by Marie McCloskey
It’s only me and my feet hitting the pavement. My heart thumps along as I breathe in and out with the rhythm. I inhale and a rush of cool air fills my lungs.
I turn a corner and headlights wash out the last of the darkness. I’m used to it. The sun begins to lighten the waking sky and I look down the sidewalk. Soon more cars will pass. I could change course and go through the park. The heavy fog of exhaust burns my lungs, but today I welcome the pain.
A familiar Mercury Marquee comes into view up ahead and I refuse to blink. I squint and try to see the features of the driver, the love of my life. The glare on the windshield keeps her hidden. I laugh as the car’s dead shocks squeal when she hits a bump.
She’ll never trade that piece of shit in. The old boat is falling apart, but it was her father’s. It’s the only thing she has left of him.
We had a good run. I wonder if things could have been different. What did I do wrong? Could I have been there for her more?
She always said she needed me. I used to take pride in being her protector, but now I think she needed a real father, an actual mother, and maybe someone better.
I treated her alright, but I was no prince. Maybe it’s her fault for the expectation of one. Maybe it’s my fault for not offering more. Hell, I know it’s at least partially her parents’ fault. Her mom left, her dad drank and then he died.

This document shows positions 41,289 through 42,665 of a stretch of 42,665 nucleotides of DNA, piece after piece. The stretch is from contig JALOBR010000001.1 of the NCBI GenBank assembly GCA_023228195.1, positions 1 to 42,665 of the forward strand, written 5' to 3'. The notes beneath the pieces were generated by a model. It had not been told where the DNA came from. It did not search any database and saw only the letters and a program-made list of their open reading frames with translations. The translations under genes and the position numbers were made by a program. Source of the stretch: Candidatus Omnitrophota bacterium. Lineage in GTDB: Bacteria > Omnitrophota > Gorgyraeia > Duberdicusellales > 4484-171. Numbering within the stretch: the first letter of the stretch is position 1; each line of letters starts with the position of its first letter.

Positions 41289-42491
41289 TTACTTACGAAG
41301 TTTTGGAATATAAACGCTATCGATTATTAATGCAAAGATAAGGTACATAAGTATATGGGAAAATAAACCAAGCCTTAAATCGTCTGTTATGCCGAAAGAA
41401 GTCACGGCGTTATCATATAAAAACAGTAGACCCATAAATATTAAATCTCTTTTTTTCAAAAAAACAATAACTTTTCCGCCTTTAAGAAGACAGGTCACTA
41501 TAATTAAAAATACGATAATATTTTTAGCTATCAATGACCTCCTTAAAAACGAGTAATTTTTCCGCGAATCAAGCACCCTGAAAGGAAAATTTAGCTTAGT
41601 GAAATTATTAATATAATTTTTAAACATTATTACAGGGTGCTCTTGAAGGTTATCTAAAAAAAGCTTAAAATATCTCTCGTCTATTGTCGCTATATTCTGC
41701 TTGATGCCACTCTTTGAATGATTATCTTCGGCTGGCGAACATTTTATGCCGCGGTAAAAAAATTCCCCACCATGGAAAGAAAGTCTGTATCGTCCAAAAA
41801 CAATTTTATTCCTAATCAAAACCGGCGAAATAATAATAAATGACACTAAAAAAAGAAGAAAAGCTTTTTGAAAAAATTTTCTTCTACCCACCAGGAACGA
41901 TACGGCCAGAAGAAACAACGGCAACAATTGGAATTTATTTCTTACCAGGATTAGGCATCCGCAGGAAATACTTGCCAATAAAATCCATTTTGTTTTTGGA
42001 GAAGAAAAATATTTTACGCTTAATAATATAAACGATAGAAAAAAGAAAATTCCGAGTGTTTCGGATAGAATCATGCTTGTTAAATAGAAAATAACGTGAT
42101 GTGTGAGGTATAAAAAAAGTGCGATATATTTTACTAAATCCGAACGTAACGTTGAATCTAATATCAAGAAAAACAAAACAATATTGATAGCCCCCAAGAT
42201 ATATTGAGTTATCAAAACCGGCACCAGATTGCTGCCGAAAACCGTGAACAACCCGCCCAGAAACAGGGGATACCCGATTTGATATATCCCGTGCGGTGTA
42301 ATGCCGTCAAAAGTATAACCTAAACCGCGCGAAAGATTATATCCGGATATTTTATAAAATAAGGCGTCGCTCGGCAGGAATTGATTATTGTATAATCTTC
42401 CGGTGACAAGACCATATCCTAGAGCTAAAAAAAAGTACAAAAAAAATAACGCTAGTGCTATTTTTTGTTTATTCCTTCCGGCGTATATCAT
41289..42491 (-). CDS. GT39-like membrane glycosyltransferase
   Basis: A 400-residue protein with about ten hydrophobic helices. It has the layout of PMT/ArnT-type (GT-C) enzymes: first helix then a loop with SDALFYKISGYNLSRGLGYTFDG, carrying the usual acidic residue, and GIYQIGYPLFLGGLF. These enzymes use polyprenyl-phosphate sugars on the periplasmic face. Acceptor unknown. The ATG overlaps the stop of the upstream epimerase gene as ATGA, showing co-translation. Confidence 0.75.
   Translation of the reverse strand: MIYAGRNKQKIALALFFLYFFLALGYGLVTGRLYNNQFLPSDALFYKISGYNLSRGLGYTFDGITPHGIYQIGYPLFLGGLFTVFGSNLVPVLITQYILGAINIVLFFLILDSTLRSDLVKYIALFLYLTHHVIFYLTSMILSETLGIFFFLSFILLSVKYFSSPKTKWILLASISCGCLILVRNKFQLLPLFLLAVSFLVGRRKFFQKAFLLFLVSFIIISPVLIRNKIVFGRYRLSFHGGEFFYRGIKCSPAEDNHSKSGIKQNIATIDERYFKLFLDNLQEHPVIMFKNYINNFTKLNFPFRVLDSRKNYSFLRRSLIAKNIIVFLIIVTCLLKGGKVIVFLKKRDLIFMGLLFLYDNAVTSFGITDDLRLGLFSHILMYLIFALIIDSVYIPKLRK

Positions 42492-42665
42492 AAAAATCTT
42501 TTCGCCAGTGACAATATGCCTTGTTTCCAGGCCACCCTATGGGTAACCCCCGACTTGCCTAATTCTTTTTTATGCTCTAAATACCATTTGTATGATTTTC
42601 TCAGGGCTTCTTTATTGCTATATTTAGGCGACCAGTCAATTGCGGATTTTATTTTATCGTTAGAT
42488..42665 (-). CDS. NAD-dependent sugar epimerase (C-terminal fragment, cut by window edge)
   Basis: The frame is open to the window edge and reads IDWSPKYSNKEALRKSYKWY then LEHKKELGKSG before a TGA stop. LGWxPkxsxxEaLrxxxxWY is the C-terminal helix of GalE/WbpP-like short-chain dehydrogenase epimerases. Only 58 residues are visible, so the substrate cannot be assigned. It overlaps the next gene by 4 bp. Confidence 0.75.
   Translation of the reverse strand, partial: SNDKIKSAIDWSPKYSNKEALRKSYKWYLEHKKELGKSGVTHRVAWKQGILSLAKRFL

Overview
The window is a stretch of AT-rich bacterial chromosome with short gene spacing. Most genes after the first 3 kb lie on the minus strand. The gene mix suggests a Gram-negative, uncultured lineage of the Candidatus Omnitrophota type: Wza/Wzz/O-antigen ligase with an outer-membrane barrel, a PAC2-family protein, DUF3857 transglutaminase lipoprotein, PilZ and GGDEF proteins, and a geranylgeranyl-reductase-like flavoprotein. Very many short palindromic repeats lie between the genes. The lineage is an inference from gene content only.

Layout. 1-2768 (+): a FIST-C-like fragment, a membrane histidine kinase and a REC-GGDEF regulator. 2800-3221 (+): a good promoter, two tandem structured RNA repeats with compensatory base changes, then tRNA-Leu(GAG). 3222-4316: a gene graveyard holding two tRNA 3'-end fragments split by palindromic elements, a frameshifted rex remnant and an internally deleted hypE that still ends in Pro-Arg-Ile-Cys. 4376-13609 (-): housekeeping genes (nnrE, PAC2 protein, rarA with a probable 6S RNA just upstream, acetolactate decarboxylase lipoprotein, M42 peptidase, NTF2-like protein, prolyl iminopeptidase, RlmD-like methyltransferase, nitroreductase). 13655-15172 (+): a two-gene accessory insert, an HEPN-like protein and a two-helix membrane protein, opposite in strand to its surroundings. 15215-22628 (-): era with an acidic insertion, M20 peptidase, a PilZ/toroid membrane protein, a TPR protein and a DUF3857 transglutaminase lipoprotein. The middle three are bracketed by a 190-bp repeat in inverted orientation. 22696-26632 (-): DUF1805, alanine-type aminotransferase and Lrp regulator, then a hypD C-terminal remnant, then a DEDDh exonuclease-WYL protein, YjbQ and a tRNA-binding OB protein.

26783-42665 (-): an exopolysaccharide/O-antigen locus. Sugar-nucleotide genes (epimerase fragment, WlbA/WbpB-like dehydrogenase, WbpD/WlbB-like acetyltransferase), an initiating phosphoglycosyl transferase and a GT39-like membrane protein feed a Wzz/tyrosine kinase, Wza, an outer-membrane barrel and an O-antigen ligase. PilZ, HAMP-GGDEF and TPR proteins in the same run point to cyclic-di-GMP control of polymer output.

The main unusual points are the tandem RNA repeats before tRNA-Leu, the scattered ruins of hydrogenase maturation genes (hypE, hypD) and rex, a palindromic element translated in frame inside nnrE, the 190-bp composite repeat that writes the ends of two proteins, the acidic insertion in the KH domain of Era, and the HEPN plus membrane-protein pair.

She never had a chance. I refuse to change my course because we never had a chance. I deserve to see her pass by. I hope she sees me too.
Does she look at me as I sweat out the pain? I wonder and jog ahead.
◊ ◊ ◊
When not adventuring and chasing after mini versions of herself, Marie also has time to…feed the bunny. Somehow in there she gets a few moments to write. Lucky enough to have a day job as a tech writer in her hometown of St. Louis, she is always grappling with words.
5 thoughts on “Keeping Pace”
A slice of life, well told. I only wish it was longer.
This piece uses flat, descriptive physical detail and ironic internal dialogue to allude to anguish and loss. Well done, except for a couple of details. The car make is Mercury Marquis. The second and third sentences of the penultimate paragraph don’t make sense, marring the implied drama. AGB
It’s a homogeneous little swatch of a story with no real substance. All I’m left with is the wonder of why the squinting at the driver if the “sun begins to lighten the waking sky” … and if the story took a sharp left to avoid the pollution while the jogger foolishly sucks in exhaust fumes.